The return of Andy Sheppard and the Pushy Doctors, The Bell Inn, Bath, Wednesday August 22nd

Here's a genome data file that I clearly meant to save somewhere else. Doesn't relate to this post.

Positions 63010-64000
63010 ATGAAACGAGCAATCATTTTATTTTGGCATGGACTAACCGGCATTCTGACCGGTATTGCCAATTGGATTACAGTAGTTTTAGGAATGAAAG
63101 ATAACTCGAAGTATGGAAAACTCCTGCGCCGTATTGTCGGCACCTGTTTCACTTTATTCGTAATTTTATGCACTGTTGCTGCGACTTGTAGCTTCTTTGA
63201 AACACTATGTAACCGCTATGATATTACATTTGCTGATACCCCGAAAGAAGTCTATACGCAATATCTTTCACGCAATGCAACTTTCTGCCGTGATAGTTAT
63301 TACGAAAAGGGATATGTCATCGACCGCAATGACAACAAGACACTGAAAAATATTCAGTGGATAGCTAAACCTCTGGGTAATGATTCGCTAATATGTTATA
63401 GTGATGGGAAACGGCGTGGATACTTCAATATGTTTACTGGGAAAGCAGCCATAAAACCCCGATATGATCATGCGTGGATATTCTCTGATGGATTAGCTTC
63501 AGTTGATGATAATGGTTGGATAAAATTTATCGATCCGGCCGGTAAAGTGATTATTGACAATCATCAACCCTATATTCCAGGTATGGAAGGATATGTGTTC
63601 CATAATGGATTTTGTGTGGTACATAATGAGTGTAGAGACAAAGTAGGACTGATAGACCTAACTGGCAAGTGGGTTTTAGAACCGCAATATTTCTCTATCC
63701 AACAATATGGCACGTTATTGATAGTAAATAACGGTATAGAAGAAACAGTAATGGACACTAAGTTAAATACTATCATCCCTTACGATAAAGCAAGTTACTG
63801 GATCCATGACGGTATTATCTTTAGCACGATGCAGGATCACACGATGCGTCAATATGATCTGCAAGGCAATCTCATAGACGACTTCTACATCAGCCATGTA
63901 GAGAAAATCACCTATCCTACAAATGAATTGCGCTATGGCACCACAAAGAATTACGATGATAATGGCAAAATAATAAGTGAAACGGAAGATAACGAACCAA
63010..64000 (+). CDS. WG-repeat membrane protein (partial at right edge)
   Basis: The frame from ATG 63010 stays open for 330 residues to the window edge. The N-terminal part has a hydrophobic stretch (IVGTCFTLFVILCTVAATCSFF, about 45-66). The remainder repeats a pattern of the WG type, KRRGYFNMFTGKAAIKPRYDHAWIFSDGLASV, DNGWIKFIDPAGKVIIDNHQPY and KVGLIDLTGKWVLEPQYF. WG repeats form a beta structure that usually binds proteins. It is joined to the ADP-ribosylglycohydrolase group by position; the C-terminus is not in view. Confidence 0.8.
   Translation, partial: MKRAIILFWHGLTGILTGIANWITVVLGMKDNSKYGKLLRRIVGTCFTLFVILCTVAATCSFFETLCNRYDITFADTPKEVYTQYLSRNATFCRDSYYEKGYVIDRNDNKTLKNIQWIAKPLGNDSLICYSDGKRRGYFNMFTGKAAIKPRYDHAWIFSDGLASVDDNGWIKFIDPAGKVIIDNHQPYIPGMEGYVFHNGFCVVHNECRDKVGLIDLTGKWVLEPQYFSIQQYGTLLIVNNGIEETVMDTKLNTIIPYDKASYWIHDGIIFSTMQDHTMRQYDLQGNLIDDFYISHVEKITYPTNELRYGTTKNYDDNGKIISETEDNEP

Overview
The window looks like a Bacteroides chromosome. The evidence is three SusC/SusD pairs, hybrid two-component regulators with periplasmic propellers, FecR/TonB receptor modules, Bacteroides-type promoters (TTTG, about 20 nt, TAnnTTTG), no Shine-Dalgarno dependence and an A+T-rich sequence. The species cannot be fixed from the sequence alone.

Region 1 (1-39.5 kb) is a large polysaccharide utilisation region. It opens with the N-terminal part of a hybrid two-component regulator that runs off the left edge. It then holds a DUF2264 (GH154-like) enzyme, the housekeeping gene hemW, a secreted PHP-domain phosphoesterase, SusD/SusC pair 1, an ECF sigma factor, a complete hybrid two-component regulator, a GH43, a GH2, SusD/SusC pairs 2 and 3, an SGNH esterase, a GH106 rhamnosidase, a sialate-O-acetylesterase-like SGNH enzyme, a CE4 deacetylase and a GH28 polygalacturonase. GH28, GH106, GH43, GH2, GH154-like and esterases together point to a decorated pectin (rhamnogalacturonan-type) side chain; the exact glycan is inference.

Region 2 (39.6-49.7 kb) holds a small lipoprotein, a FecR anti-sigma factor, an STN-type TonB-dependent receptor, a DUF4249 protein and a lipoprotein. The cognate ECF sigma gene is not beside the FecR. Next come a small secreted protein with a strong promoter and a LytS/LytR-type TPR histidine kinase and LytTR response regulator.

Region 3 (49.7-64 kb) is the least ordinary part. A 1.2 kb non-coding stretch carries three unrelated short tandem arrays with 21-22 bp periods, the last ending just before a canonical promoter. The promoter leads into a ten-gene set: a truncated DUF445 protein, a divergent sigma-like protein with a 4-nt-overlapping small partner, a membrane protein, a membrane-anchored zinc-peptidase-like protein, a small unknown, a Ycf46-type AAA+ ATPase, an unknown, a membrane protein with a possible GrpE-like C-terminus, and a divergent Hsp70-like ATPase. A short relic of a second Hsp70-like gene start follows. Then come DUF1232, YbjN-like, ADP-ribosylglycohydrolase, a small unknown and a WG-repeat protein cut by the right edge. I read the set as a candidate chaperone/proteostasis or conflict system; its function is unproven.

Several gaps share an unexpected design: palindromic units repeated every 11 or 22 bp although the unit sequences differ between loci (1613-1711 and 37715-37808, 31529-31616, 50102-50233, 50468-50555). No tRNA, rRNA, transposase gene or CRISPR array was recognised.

They’re back. The first outing for six months for what the uninitiated might think is a classic jazz organ trio (sax, drums and organ player) but for those of us who’ve been excitedly following their all to infrequent forays  to various hostelries in the area (previous reports to be found elsewhere on this blog), its a dazzling genre busting swerve through surging post bop jazz, loving but radical surgery on rock and pop classics and angular, wryly humorous programming that never fails to have an audience begging for more. Lucky Bath, this latest burst of activity started at The Bell in Walcott Street last Wednesday.   They began as ever with a jazz classic Killer Joe, a staple of organ trios and bands who cherish swinging, bluesy, gospel inflected jazz. But as they tore into Wayne Shorter’s Footprints, the sound was a more flat out modal jazz and Andy Sheppard’s furious arpeggios, squeals and honks on tenor reminded us that, as with many tenor players, perhaps a first love was John Coltrane, an impression re-inforced when, after an excursion via a Pink Floyd tune, Sheppard launched into Coltrane’s Moment’s Notice with drummer Tony Orrell doubling the distinctive rhythmic hooks of the theme.  Their layoff as a band was enforced by musical projects elsewhere that in each case could hardly be more removed from this. Andy Sheppard, a genuinely world class musician and ECM recording artist last seen in Bath at the Festival with the whisperingly quiet, exquisite Trio Libero; Dan Moore on the organ seems to tour with a bewildering array of bands but country -soul band  Phantom Limb are really attracting attention with their latest release. Tony Orrell has a long history of collaborations most recently with conductor Charles Hazelwood.  Pushy Doctors then gives another side to all of them free rein, but the quality will out no matter the context. Andy Sheppard some how builds solos that first make you say wow, then raise the hairs on the neck, and then raises everything a notch – if you don’t feel the surges of excitement you should get some one to check you still have a pulse. But this a trio and the sound, as well as that burning sax and swirling growling organ, is built round clever arrangements and rhythm. And Tony Orrell is the beating heart of it. Not always obviously, he managed to play a rock ballad later in the second set without playing an obvious back beat once. But the pulse and the groove is always there. The joins between songs are frequently hilarious.  I’ve previously called them segues, but on reflection they are more like crunching musical handbrake turns.  After more coltrane-esque fireworks on My Favourite Things, an uptempo swing in 3/4, they ended it by picking up and beating out a slower 4/4 pulse before switching to Whitney Houston’s Saving All My Love. The second set finished by going from what sounded like Back Street Betty with a New Orleans funk groove, to Baby Love and on into What a Wonderful World, finishing on the phrase I love You. Priceless. Yes you laugh, but you whoop as well. You might chuckle at a song choice, but you’ll be moved as well. How can you not skip home afterwards. Its life affirming stuff.



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